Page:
The Lewis Hine Project: Tracking down the lives of child laborers
A presentation by Joe Manning
For more than seven years, Joe Manning has been identifying some of the more than 5,000 child laborers that were photographed in the early 1900s by Lewis Hine, and then tracking down and interviewing their descendants. So far, he has been successful at telling the stories of more than 300 children, thus answering many times over the proverbial question, "Whatever happened to that child?"
Hine was on a mission. He wanted to eradicate child labor in the United States, a practice that had existed since the beginning of the Industrial Revolution, and was rampant in the late 1800s and early 1900s. The National Child Labor Committee hired him in 1908 to take photographs of the children in or near their workplaces, in order to expose their plight to as many influential people as possible. Hine did that for the next 10 years.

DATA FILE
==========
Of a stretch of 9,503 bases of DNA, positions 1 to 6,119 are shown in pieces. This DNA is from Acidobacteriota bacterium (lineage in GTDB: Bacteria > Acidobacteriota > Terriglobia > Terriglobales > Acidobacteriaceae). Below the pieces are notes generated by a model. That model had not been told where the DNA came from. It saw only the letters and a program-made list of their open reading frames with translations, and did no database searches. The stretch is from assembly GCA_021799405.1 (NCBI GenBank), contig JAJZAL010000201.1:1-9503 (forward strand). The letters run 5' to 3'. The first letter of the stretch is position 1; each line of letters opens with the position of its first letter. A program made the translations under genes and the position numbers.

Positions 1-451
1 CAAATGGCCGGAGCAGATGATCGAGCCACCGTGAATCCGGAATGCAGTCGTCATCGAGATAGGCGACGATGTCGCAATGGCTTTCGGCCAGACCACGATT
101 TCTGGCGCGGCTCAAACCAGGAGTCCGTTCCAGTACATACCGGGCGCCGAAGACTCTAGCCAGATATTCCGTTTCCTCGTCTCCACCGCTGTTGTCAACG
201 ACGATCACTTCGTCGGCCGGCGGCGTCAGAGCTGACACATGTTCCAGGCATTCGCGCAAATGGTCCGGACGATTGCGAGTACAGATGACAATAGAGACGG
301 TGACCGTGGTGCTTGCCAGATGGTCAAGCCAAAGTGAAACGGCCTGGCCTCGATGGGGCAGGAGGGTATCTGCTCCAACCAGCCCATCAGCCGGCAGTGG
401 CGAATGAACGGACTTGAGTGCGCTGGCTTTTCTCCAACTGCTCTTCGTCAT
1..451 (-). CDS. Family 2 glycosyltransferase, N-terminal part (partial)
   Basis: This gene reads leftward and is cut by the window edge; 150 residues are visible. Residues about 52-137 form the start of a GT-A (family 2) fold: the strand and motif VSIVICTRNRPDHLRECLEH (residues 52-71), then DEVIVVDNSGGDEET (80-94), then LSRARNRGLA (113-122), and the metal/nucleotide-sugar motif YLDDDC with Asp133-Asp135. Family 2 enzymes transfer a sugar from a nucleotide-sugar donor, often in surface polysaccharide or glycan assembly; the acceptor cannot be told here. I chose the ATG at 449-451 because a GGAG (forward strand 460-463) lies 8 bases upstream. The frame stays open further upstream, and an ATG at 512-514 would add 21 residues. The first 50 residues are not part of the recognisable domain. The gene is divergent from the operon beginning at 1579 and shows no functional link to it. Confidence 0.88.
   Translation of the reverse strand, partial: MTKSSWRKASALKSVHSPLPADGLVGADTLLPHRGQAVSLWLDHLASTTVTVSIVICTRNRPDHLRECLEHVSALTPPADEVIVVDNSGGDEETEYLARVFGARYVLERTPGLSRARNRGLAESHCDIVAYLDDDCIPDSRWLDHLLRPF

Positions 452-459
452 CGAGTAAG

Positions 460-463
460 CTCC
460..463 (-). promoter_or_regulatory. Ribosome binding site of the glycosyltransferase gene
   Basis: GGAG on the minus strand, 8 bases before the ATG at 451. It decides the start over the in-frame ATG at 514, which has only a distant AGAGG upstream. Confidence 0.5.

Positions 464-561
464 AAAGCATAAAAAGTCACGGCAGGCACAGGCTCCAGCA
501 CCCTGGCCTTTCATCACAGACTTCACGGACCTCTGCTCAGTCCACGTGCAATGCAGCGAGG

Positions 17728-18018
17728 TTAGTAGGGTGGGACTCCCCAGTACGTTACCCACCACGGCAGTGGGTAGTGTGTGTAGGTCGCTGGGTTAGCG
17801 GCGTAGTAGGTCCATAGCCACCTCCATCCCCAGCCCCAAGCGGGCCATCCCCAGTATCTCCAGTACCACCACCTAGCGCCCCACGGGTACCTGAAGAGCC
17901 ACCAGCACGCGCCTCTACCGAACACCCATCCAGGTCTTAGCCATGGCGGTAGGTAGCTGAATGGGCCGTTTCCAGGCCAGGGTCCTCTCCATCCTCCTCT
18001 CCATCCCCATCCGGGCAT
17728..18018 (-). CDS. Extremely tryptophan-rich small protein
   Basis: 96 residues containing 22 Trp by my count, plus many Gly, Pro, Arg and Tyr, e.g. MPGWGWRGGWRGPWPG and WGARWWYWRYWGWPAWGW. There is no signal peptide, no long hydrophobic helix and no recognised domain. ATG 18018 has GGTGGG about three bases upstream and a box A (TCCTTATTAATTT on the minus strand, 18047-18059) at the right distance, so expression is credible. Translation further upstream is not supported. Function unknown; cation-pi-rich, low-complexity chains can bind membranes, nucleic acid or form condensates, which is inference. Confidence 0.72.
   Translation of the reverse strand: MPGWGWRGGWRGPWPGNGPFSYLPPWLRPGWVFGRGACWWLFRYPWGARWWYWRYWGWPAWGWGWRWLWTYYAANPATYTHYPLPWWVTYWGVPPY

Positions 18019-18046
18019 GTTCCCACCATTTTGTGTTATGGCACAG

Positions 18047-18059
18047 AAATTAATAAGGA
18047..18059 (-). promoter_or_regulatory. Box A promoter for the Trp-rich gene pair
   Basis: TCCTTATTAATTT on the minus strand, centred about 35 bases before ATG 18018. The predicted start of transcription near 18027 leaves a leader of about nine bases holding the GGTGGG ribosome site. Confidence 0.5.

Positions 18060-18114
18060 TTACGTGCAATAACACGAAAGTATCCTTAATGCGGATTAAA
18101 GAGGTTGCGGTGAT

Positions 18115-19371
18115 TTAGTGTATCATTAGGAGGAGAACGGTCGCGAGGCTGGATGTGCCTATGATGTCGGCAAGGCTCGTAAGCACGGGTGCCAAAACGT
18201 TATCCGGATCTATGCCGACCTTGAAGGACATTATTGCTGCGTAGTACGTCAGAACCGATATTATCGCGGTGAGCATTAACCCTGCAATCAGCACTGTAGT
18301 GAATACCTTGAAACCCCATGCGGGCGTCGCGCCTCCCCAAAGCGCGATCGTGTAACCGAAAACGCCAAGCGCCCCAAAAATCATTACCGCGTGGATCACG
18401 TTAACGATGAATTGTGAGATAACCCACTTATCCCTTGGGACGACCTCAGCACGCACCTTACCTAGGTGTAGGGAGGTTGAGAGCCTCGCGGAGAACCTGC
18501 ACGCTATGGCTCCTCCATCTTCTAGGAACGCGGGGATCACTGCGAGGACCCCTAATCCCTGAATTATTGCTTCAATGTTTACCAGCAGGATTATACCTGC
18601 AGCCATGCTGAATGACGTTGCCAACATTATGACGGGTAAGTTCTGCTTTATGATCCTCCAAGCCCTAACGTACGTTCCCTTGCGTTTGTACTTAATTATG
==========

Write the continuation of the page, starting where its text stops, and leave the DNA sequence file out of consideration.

Manning will show some of these historic photographs (most taken in New England), tell the stories of the children in them, and talk about the exciting process of searching for descendants, most of whom were not aware of the pictures of their parents or grandparents.
Free. Call 617-226-1226 to reserve a space.
More information about Manning's Lewis Hine Project
Joe Manning is an author, historian and freelance journalist. His Lewis Hine Project has been featured on CBS Evening News, several National Public Radio news programs, and in Yankee Magazine. He lives in Florence, Massachusetts.